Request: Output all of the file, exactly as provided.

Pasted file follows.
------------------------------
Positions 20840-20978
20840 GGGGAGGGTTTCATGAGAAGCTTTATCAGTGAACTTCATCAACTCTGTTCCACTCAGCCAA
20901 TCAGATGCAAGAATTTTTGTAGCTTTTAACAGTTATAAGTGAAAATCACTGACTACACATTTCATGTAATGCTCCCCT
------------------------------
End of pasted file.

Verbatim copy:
Positions 20840-20978
20840 GGGGAGGGTTTCATGAGAAGCTTTATCAGTGAACTTCATCAACTCTGTTCCACTCAGCCAA
20901 TCAGATGCAAGAATTTTTGTAGCTTTTAACAGTTATAAGTGAAAATCACTGACTACACATTTCATGTAATGCTCCCCT